Transfer of copyrights
Polish law has special requirements regarding the transfer of copyright. First of all, as other European countries, we have:
- “economic copyrights” (or “monetary copyrights”) – that are fully transferable,
- “moral copyrights” – that cannot be transferred,
- some other related rights that the author has.
We do not have a popular “work for hire” clause that would make the ordering party safe from any claims by the author. If work protected by copyrights is created by an employee (working based on employment contract) as part of employment, in general, the copyrights are either transferred or belong to the employer. However, this does not apply to people working based on B2B contracts or other non-employment contract (freelance). What is more, even in the case of employment, there are controversies regarding moral copyrights and derivative copyrights (right to modify the copyrighted work).
Transfer of copyrights requires written form – and written means either signed by hand or with a certified electronic signature. No other signing software, or e-mail, or anything else will work. The agreement has not only be signed, but also must include specific provisions to safeguard to person that acquires the copyrights.
Issue of moral copyrights may also be stipulated in an agreement – still in must be explicitly described in it if you want to be protected against author’s claims.
Again, making any shortcuts about this issue makes you vulnerable, as author’s rights are strongly protected by Polish law.
There are three main types of contracts used to hire people in Poland:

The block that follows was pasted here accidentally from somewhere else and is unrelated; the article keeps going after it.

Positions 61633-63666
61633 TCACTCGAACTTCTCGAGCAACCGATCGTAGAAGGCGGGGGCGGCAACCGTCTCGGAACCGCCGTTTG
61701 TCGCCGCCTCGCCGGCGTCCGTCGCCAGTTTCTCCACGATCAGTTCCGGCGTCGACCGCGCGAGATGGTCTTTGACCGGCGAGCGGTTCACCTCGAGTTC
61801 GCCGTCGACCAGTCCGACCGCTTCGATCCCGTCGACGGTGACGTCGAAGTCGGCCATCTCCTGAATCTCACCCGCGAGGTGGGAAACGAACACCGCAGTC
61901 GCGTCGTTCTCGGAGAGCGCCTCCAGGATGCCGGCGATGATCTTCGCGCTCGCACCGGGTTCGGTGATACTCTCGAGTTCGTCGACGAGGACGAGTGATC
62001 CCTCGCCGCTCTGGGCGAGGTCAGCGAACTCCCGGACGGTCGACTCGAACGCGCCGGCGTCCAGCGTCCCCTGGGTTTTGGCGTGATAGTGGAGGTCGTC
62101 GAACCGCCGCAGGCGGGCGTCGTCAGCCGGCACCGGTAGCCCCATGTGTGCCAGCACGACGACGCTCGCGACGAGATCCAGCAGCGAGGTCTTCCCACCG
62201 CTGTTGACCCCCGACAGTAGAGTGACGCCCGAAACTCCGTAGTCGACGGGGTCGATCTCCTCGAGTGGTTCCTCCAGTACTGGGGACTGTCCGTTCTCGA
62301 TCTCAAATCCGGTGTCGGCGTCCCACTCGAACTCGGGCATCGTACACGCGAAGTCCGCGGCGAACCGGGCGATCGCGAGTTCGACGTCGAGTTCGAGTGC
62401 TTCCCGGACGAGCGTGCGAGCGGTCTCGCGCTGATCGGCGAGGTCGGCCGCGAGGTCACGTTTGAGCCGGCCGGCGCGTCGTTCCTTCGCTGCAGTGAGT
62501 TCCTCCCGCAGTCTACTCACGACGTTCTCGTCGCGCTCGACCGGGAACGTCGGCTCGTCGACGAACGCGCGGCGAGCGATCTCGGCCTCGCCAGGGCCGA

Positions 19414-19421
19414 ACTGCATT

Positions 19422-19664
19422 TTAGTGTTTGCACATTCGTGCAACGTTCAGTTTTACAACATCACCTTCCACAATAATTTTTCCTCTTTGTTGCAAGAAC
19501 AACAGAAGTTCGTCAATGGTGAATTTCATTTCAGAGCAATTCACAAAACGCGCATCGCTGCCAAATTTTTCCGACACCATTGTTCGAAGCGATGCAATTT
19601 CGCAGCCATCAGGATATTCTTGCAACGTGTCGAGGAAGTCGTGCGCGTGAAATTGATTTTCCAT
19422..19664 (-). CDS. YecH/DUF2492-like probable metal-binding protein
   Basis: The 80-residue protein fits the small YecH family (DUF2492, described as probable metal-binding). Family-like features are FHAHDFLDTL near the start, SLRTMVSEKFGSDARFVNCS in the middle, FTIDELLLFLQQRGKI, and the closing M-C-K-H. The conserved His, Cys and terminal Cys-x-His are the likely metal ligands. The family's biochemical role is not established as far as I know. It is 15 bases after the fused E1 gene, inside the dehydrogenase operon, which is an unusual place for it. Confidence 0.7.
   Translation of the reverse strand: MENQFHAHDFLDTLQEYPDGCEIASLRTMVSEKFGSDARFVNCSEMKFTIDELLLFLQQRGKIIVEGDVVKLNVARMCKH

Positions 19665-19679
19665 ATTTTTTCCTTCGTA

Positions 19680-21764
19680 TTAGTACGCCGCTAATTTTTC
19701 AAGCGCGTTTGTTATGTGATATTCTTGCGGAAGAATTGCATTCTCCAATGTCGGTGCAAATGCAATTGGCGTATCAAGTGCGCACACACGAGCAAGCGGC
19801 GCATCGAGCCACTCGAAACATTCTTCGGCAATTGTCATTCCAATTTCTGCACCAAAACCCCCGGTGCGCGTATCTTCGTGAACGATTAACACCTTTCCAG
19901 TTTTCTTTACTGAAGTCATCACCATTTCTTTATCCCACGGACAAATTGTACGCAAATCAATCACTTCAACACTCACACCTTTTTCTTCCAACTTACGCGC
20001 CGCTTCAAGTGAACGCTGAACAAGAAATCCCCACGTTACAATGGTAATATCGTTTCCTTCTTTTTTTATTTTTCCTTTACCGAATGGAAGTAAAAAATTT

– umowa o pracę – employment contract,
– umowa o świadczenie usług (often called umowa zlecenie) – services contract,
– umowa o dzieło – specific work contract (this translation is one of many others – we’ll use it as it present the essence of this contract quite well.
An employment contract is regulated by labor law, so employee has many guarantees and is protected by law. There are rules about the termination of the contracts, limitations of liability, rules about working hours, obligatory health examinations and so on. At the same time, this contract obligates the employee to loyalty towards the employer. It must be used if work is done under direct supervision, in a way dictated by the employer, in particular in specific time and place (although this is not necessary for contract to be considered employment). It is subject to minimum wage regulations and salary is subject to social insurance payments.
Services contract may be used when the cooperation is continuous, but the service provider has much more freedom, in particular in relation to when and where the services would be provided and how they would be provided. It is subject to minimum hourly wage rules and salary is subject to social security, however with some exclusions, e.g. for students. Other issues can be stipulated much more freely (in particular – termination of the agreement).
A specific work contract may be used when you hire somebody to make a specific task that has some material result and the cooperation is not based on the fact that this person is available most of the time and provides some continuous service. Remuneration for umowa o dzieło is not subject o minimum wage regulations and no social security contributions have to paid – just income tax.
Crucial thing is – choice of the type of contract is not simply done by naming it somehow or even drafting it so on paper it seems to be e.g. umowa o dzieło. Again, no “magic legal tricks” are good. If you hire office manager and call agreement with him or her “umowa o dzieło” because once a day they have to create a material report summarising their day it will not survive any audit or court case.
And again, labour law cannot be simply bypassed by applying foreign regulations – Polish law will still apply and Polish court will accept case filed by employee, no matter what you put in the agreement.